A key goal for companies is to maintain cultural consistency as they grow and become geographically diverse. When Tribe is working with companies that have multiple offices or are regional or global, we often find cultural pockets that differ from the rest of the company. And sometimes we’ll find a part of the business that’s moving in a completely different direction.
In the best cases, the differences from office to office or region to region are really just a different vibe rather than a truly different culture. This is completely normal since no two offices or locations are just alike. But sometimes we find real cultural differences.
The thing that keeps the organizational culture from drifting in different directions under overly autonomous leaders is a strong culture based in the foundational touchstones – mission, vision and values. That’s the rudder keeps the company on its chosen course as leaders make day-to-day business decisions and choices.
So what’s the big deal if the culture varies from one leader to another?
A company’s brand represents the promise that it makes to its customers, and a perceived level of quality and consistency is inherent in that promise. The brand promise is delivered by the employees of the company. This is particularly true in retail and service environments where front-line employees are face to face with consumers. So if a local or regional leader has created a culture that’s dramatically different from the rest of the company, it can be confusing to customers.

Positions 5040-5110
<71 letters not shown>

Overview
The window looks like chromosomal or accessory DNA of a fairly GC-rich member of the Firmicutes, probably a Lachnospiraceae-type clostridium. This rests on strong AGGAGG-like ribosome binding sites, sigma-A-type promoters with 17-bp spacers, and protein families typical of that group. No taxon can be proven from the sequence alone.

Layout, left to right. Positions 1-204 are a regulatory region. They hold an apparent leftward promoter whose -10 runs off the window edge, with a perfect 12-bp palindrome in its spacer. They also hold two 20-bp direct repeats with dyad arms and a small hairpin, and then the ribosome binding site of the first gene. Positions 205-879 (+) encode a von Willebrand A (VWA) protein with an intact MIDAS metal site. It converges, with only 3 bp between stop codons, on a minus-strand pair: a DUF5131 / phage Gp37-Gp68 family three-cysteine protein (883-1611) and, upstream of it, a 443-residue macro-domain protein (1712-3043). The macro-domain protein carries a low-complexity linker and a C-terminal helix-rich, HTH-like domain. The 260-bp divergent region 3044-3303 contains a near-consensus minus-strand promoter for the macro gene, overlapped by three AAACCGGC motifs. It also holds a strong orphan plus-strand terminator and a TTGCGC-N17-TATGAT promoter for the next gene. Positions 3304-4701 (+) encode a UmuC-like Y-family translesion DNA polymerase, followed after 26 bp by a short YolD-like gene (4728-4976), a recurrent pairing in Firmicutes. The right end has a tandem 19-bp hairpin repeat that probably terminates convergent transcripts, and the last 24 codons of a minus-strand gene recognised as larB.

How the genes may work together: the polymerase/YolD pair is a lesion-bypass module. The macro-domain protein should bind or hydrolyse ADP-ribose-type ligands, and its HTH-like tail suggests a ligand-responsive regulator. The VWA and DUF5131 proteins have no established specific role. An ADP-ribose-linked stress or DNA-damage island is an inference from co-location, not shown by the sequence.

A culture driven by an overly autonomous manager can also breed inconsistency in the employee value proposition. Among other things, the EVP is designed to provide clarity around what employees can expect as they show up for work every day. When the reality doesn’t match expectations, employees can become disengaged and unhappy.
Here are a few ideas for maintaining a consistent culture in a geographically diverse company:
- Maintain regular communications with leaders. Ensure that leaders to meet regularly – monthly or even weekly – to keep up with what’s happening with the company and in other regions. While technology is helpful, meeting in person as often as possible will help leaders build relationships, which will increase their comfort in openly sharing issues and ideas.
- Reward the sharing of best practices. When smart leaders find a problem or a gap in their business, they’ll figure out a solution. Since, other leaders are likely facing similar issues, make sure that your leaders are motivated to share their solutions.
- Keep the focus on the values. In the best companies, the C-Suite vision is about more than just making a dollar. There’s a ‘why’ and a ‘how’ in the vision that differentiates the company. Make sure that leaders around the company are fluent in the cultural language. Recognize and reward those that live the values that guide the actions as they help achieve the vision.
Need help creating a consistent culture? Tribe can help